• The Value of Mentors: Rena is grateful for the mentor teachers who have helped her develop her teaching skills and philosophy. She shares that she had an “amazing mentor teacher” when she began teaching third grade and another “amazing teaching partner” when she moved to a new district to teach 6th grade. Rena believes this new mentor helped transform her teaching. She says, “I had the luxury of having an amazing teaching partner who introduced me to this thing called computer science. She introduced me to, we didn’t have a name for it then, but project-based learning essentially, and I completely shifted my learning. And I learned about being a lead learner through that experience—and really releasing control of my classroom. So my teaching really shifted in those 2 years. I would bring things in that I had no idea how to use, like computer science and Scratch, and be like, ‘You teach me, and we’ll figure this out, and we’ll integrate it into what we’re doing.’”
  • The Power of Parenthood: Rena says, “Once I became a mom—and I had this experience of like having my own human that I cared so deeply about—when I was in the classroom, I thought every single one of my students was someone’s baby, and I really shifted. I’d go home at the end of the day and think, ‘If my kid was in my class, was today good enough? Would I think it’s good enough?’ And if it wasn’t, I was going to do something different. And that really shifted my thinking. And I cared about students deeply, but it was a different way of thinking about students.”
  • Opportunities for Creativity and Ownership: Rena always looks for ways to allow students to be creative and own their learning. Oftentimes, this includes the integration of technology. In addition to a flight unit and projects with computer programming tools like Makey Makey, Rena recalls teaching the hero’s journey by having students program with Scratch and create interactive and creative projects for classmates to experience. Her students even shared their projects through a district-wide tech expo. She says, “It was really about the kids being the leaders,” and adds, “That was a big shift.”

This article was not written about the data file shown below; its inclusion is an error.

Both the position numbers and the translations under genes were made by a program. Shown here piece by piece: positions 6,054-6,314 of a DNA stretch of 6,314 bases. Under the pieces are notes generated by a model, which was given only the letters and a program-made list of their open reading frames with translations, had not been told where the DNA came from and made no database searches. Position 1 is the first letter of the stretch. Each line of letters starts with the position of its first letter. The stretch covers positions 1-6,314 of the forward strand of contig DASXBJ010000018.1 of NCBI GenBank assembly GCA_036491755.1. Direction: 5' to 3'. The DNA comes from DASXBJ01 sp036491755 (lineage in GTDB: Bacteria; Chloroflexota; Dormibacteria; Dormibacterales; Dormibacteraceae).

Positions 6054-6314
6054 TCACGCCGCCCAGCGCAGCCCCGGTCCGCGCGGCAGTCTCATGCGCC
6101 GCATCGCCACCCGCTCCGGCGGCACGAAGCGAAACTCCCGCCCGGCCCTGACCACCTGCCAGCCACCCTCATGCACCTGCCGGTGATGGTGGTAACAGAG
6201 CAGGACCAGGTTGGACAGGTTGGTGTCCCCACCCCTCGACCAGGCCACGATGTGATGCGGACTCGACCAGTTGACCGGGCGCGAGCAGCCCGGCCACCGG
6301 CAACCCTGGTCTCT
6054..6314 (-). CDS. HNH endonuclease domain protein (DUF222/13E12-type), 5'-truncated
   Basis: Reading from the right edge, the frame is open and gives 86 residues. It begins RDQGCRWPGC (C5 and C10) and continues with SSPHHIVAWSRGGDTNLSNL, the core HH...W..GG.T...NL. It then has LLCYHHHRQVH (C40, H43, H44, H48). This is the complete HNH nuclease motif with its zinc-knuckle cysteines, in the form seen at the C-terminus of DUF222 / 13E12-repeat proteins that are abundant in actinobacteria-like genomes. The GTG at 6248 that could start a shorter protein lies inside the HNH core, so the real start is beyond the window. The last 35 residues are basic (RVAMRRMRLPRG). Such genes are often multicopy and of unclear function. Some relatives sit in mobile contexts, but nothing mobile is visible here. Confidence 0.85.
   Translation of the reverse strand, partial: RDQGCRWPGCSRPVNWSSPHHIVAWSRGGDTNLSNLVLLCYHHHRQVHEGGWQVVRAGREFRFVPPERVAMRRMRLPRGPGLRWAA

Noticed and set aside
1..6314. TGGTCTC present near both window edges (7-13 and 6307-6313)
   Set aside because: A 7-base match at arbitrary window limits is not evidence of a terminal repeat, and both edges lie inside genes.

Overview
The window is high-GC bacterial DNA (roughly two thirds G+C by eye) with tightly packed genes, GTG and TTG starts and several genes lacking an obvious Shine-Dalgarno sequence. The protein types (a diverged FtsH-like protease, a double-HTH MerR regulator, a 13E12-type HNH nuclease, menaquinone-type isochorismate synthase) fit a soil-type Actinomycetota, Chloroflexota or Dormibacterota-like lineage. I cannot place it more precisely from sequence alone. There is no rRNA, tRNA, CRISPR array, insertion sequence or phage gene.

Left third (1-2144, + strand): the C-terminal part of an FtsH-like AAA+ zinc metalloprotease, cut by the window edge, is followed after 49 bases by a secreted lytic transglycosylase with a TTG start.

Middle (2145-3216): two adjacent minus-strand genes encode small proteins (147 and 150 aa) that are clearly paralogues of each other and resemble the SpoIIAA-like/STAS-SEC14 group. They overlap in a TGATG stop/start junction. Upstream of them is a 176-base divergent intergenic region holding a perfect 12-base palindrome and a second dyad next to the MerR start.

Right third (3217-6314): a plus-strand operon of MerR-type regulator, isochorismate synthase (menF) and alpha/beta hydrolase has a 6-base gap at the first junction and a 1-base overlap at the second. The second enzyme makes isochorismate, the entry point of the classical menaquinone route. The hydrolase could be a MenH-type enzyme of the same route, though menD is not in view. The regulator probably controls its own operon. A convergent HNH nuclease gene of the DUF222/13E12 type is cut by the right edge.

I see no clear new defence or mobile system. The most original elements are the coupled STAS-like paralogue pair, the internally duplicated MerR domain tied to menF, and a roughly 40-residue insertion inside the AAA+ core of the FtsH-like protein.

• A Broader Perspective: Rena feels like her experience as a digital learning coach and STEM facilitator has given her broader perspective. She says, “Being at district office, things were enlightened that you just can’t see when you’re just in the classroom, and I could see some systems-level changes and what was going on.”
  • An Administration Program: Rena recently completed her administration program, and she has found this to be another growth experience. She says, “It really forced me to get to know myself and dig back into my beliefs. . . . What are my core values? What are my beliefs?”
  • Support System: Rena takes time at the end of the episode to thank her family and her “amazing husband” for being her unconditional support system. She shares how important it is to have that someone who “has your back no matter what.” She encourages all teachers to find that person in their lives.

Guiding Questions

If you are listening to the podcast with your instructional team or would like to explore this topic more deeply, here are guiding questions to prompt your reflection:

  • What did you learn from your childhood that helped you become a better educator?
  • What did you learn from your earliest days as an educator?
  • Who or what has helped you improve your craft as an educator?
  • What are your passions, and how can you integrate those into your work?
  • What are your core values, and how do they impact your actions as an educator?
  • Where do you see hope for education in the future?
  • Who makes up your support system?